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Israelis, Palestinians expedition together to Antarctica


by Kelly Bates

January 06, 2004

Camp4 - Climbing News Archive

SANTIAGO, Chile - Eight Israelis and Palestinians left Thursday on an expedition to climb an unnamed, unconquered mountain in Antarctica, vowing to show they can work together under difficult, dangerous conditions.

The two yachts carrying the six men and two women of the "Breaking the Ice" expedition sailed from Puerto Williams, a Chilean navy base 2,050 miles south of Santiago.

"I think we are setting a very good example on how different people can live and cooperate together," expedition leader Heskel Nathanial said as the expedition sailed off in good weather.

"We are determined to support and help each other," Nathaniel, an Israeli working in Germany for a real estate company, told The Associated Press by telephone.

Minutes before their departure, he received phone calls from former Israeli Prime Minister Shimon Peres (news - web sites) and Palestinian leader Yasser Arafat (news - web sites), Nathaniel said. He said Arafat invited the group to visit him after their adventure.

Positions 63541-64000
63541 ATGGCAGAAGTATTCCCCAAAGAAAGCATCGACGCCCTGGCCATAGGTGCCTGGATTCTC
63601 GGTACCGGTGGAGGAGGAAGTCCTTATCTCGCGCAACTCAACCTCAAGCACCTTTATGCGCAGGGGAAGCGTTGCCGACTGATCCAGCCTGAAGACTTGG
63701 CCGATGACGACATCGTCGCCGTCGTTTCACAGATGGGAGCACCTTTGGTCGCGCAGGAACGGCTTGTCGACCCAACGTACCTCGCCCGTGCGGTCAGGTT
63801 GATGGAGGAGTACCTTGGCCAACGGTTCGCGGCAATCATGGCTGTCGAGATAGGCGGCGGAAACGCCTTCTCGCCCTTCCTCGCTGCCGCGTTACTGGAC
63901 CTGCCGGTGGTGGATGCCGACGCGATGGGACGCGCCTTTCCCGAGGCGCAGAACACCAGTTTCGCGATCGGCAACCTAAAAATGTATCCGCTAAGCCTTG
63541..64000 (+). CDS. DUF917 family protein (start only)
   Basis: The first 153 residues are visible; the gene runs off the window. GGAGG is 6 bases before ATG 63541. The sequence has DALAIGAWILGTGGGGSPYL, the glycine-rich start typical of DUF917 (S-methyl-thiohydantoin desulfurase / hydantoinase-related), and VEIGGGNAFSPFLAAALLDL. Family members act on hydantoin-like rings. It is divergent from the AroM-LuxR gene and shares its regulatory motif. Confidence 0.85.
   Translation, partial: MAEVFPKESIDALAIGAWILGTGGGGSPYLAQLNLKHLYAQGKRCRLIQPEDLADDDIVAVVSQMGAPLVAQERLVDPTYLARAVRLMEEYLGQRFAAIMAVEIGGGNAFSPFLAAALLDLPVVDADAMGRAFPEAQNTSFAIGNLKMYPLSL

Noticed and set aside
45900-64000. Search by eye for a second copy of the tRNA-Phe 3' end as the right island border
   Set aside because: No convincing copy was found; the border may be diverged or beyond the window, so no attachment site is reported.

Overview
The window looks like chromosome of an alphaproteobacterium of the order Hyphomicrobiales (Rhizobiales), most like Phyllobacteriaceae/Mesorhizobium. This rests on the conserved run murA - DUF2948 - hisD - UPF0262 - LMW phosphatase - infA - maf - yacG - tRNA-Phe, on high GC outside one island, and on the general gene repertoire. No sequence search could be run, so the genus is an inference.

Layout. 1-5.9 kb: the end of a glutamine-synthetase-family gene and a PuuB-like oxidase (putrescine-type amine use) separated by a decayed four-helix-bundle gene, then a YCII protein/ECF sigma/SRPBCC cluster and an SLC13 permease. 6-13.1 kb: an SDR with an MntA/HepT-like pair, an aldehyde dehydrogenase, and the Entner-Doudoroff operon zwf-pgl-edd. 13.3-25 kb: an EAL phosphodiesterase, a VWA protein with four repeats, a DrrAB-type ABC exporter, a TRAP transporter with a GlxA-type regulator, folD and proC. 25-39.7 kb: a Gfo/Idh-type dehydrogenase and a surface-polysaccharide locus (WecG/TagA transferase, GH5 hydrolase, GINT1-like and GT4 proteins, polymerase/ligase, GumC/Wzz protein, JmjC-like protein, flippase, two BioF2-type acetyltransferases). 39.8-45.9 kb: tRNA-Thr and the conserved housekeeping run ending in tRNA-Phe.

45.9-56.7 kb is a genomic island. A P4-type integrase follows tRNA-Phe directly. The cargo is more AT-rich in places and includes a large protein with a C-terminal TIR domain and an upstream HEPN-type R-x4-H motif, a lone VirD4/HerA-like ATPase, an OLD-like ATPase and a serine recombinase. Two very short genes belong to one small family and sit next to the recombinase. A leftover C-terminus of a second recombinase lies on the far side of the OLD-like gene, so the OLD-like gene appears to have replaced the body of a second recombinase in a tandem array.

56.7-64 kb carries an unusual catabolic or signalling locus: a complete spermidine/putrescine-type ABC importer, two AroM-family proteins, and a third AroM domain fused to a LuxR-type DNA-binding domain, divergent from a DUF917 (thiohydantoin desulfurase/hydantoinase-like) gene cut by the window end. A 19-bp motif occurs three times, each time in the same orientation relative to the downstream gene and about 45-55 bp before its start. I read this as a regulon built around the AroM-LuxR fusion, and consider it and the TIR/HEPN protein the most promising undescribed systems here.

The four Arabs and four Jews plan to climb a mountain near the Bruce Plateau in Antarctica after sailing for 600 miles in some of the world's most treacherous waters.

The yachts are expected to take four days to sail from Puerto Williams to Antarctica, via the Drake Passage. Then, they will sail for another five days along the Antarctic coast to the area selected for the climbing.

Two of the Palestinians on the expedition spent time in Israeli prisons one for attacking Israeli soldiers and another who was accused of terrorism. Two of the Israelis are former members of an elite commando unit.

The nonprofit group Extreme Peace Missions said it organized the 35-day expedition "out of a belief that overcoming physical obstacles by working together as a team toward shared goals can unite the Israelis and Palestinians."

The expedition is also sponsored by Israel's Peres Center for Peace and according to organizers has received support from Arafat, U.N. Secretary General Kofi Annan (news - web sites), the Dalai Lama and former Soviet leader Mikhail Gorbachev.

By EDUARDO GALLARDO, Associated Press Writer

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